Continuing through August 23, 2013
Portrait photographer Sabino Osuna’s dramatic images of the Mexican Revolution, and of the battle’s many heroes and villains, remained obscure for several decades until they were bought by a private collector and then acquired by UC Riverside’s libraries in 1986. With the aid of fundraising and a dedicated staff, the original 427 glass negatives were developed into startling, often cinematic images, which have been lightly Photoshopped to bring out their clarity. While the entire cache of pictures, shot between 1910 and 1918, was incorporated into a book, “Mexico at the Hour of Combat,” 46 of these negatives were developed into 17 by 22 inch and larger images for this exhibition of the same name. Photos of this first major revolution of the 20th century include candid and formal pictures of generals, presidents and other statesmen, battle scenes, both real and staged for the camera, destroyed buildings with curious onlookers, soldiers resting between battles, the devastation of war.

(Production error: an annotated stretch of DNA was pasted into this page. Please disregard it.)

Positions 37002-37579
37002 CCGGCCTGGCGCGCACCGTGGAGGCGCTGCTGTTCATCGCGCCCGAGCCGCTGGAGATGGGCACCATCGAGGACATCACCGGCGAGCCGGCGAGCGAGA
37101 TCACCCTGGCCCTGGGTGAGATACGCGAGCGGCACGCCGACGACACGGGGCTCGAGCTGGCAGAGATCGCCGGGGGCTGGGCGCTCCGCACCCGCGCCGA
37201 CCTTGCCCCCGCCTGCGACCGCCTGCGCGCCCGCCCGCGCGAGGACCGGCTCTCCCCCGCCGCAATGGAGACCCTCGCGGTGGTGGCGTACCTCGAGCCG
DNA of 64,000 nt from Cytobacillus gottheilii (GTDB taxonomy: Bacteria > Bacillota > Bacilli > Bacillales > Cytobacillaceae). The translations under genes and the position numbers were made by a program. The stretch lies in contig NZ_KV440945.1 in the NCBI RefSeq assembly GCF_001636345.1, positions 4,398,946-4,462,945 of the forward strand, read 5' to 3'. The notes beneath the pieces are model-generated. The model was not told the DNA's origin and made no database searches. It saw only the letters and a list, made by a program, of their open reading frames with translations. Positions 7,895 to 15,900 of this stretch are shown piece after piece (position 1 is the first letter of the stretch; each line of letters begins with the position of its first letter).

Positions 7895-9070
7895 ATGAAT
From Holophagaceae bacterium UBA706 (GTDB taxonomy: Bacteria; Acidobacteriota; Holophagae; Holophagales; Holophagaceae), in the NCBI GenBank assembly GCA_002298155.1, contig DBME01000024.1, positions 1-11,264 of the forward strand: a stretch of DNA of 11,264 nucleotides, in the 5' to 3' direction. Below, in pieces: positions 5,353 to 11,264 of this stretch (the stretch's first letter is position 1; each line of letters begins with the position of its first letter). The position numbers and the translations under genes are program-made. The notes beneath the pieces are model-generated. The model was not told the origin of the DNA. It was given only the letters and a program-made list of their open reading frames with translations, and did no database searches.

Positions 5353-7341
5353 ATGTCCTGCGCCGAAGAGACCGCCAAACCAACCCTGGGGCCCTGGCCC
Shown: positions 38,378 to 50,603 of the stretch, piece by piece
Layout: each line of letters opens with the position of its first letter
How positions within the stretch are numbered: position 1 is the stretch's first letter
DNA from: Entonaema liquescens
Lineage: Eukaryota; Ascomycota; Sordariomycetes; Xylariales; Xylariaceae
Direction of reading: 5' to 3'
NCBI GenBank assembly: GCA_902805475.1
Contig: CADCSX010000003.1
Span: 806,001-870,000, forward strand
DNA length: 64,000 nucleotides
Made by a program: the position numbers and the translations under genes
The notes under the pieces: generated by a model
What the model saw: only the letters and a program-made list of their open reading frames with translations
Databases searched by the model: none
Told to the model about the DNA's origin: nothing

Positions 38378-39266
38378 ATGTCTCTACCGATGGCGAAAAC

Among the most familiar images are those of “Pancho Villa,” the photogenic, revolutionary supporter of the future President Francisco Madera. There is one of Villa standing on a train, in another he talks casually with supporters. Portraits of generals, including “General Guadalupe Narváez” and “Zapatista commander El Tuerto Morales and his aide” depict stately sombrero-clad men with waxed mustaches; these are so carefully posed that they appear like movie stills. Here also are revealing portraits and candid shots of desperate but fierce statesmen, including the legendary Francisco I. Madero, Emiliano Zapata, Victoriano Huerta and Pascual Orozco.
Several photos of soldiers appear to be staged, but nevertheless capture the intensity and drama of that time. These include “A Federal machine gunner getting ready,” where two young men in military caps, crouch behind a machine gun and in front of a wall on which the words, “La Reforma” are inscribed. Among the more refined images are “Madero and Sra. Madero at a celebratory luncheon,” “President Madero with his family,” “Sra. Madero with ladies,” and “Sra. Madero handing out sandwiches to the troops,” all depicting elegantly dressed women with ruffled dresses and large, fanciful hats. While photographs of the Mexican Revolution have been around for decades, these recently discovered images, in the hands of a gifted curator, bring to the public a renewed look at a nation's transformative events.
Published courtesy of ArtSceneCal ©2013